In these hectic times of our daily lives, anger is becoming more and more of an issue. A person trying to deal with their anger and the anger of others due to outside influences can quickly find themselves emotionally exhausted and in need of self-care. On its surface, anger may feel as if it is an uncontrollable and uninvited emotion that only pops up due to the actions of others or circumstances that were beyond our control. When examined however we find that our anger was not the product of the behaviors of others, but instead is a result of our own perceptions.
A good place to start in understanding your own anger is to take a step back and attempt to determine when, where, and why your feelings of anger began. Did the anger begin with a conversation, article, behavior, or action of someone you could not control? It is during this time of self-reflection that a person can often see that their anger began not with the actions of others but instead was a result of their own inability to control the actions of others. Many people are unaware of how much they subconsciously try to control others and how much this attempt to control others contributes to their own anger. If an individual expects to have control over a situation and then realizes they have no or very little control, often the emotion of anger is then generated as a result of this frustration. The point of this observation is not whether control of a situation is valid. The point is to reflect if the control should have been expected and if so, where did the loss of control occur. Learning to accept the limits of your ability to control things around you can help you replace your anger with a feeling of peace and serenity.
Often when feelings of anger are felt, we need to determine how to proceed to minimize the negative emotions. A useful strategy to help you manage your anger is to ask yourself the following questions:
- Does it need to be said?
- Does it need to be said now?
- Does it need to be said by me?
If you give yourself permission to ask these questions when trying to address anger toward someone else, you will often find the truth is that although 1 or 2 of the questions may be answered with an affirmative, it is likely that all three cannot. Our new coping skill dictates that all 3 questions should be affirmative before any one of them is acted upon. Example: a person may be in a situation where they need to inject information into an argument that has caused anger within the individual. Upon inspection they determine that the information needs to be said, however now is not the right time. Additionally, a person may determine that the information needs to be said now, however, due to the circumstances this may not be the time for the information to be given by that same person. There is also the case where the information does not need to be said at all. The questions present themselves in chronological order. If number one does not apply, numbers 2 and 3 do not. If one applies and number 2 does not then number 3 is invalid. It takes practice and patience in order to apply this mindset to a conversation that may have gotten out of control which has produced the feeling of anger. One of the best ways to give yourself back control of your own feelings is to:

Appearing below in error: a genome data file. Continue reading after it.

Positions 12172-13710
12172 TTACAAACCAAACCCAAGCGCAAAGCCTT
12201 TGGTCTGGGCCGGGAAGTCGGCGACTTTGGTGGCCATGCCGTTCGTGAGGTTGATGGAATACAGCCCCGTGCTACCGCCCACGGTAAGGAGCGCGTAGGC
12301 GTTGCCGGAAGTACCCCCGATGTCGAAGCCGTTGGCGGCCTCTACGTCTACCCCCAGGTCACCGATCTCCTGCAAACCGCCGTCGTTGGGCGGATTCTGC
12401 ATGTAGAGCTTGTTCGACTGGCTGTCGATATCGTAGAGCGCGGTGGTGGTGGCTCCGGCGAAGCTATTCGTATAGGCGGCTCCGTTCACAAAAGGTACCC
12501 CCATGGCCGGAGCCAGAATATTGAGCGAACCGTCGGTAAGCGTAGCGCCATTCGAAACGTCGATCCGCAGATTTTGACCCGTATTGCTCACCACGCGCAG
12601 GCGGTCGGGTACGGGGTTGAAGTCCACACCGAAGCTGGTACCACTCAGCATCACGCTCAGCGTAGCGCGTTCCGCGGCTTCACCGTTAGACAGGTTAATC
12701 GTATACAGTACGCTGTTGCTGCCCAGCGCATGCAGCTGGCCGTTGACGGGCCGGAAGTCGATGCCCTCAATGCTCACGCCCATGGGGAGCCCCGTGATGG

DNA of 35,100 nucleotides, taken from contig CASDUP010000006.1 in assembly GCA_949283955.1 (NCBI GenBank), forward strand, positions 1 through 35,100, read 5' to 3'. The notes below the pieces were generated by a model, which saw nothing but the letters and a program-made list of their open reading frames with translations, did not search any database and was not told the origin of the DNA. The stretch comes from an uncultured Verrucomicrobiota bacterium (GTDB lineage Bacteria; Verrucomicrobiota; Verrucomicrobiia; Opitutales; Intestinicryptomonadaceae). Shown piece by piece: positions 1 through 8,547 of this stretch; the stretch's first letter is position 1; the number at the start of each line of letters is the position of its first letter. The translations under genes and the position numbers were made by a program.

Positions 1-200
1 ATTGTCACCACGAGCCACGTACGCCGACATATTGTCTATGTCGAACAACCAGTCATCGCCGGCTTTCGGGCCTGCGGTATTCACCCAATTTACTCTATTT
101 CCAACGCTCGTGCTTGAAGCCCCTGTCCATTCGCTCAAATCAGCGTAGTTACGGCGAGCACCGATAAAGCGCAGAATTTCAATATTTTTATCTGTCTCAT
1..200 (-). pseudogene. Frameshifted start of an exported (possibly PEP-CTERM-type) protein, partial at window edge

- Be quiet
After 20 minutes of self-imposed exclusion from the situation, you, therefore, can ask yourself the 3 questions again and the answers may have changed or you may realize that the entire episode is a matter of futility and it’s time to just let it go.
As written earlier, these are definitely tough times we are living in. Learning how to control your perceptions and responses to the events of life will ultimately help you to lessen your feelings of anger and will help you use your time more productively. The initial feeling of anger rarely produces negative consequences in your life. It is your response to these feelings and how you deal with them that determines if they will direct your path. Remember that a feeling is not a fact. Learn to develop insight into your feelings and be thoughtful about your actions.
New Dimensions Can Help!
If you or someone you know is experiencing any of the above symptoms or problems, New Dimensions can help. Our team of experienced therapists and psychiatrists can help you overcome these challenges and help you develop the skills you need to thrive. To schedule a complementary assessment or to find out more about our programs, contact us at 1-800-685-9796.
Our affiliate, MHThrive, provides Individual Therapy, Couples and Marriage Counseling, and Family Therapy at our locations in Katy, The Woodlands, and the Clear Lake area of Houston, Texas. We also provide telehealth therapy for anyone who resides within the State of Texas. To schedule an appointment with one of the MHThrive therapists, contact us at 713-477-0333 or visit www.mhthrive.com to learn more.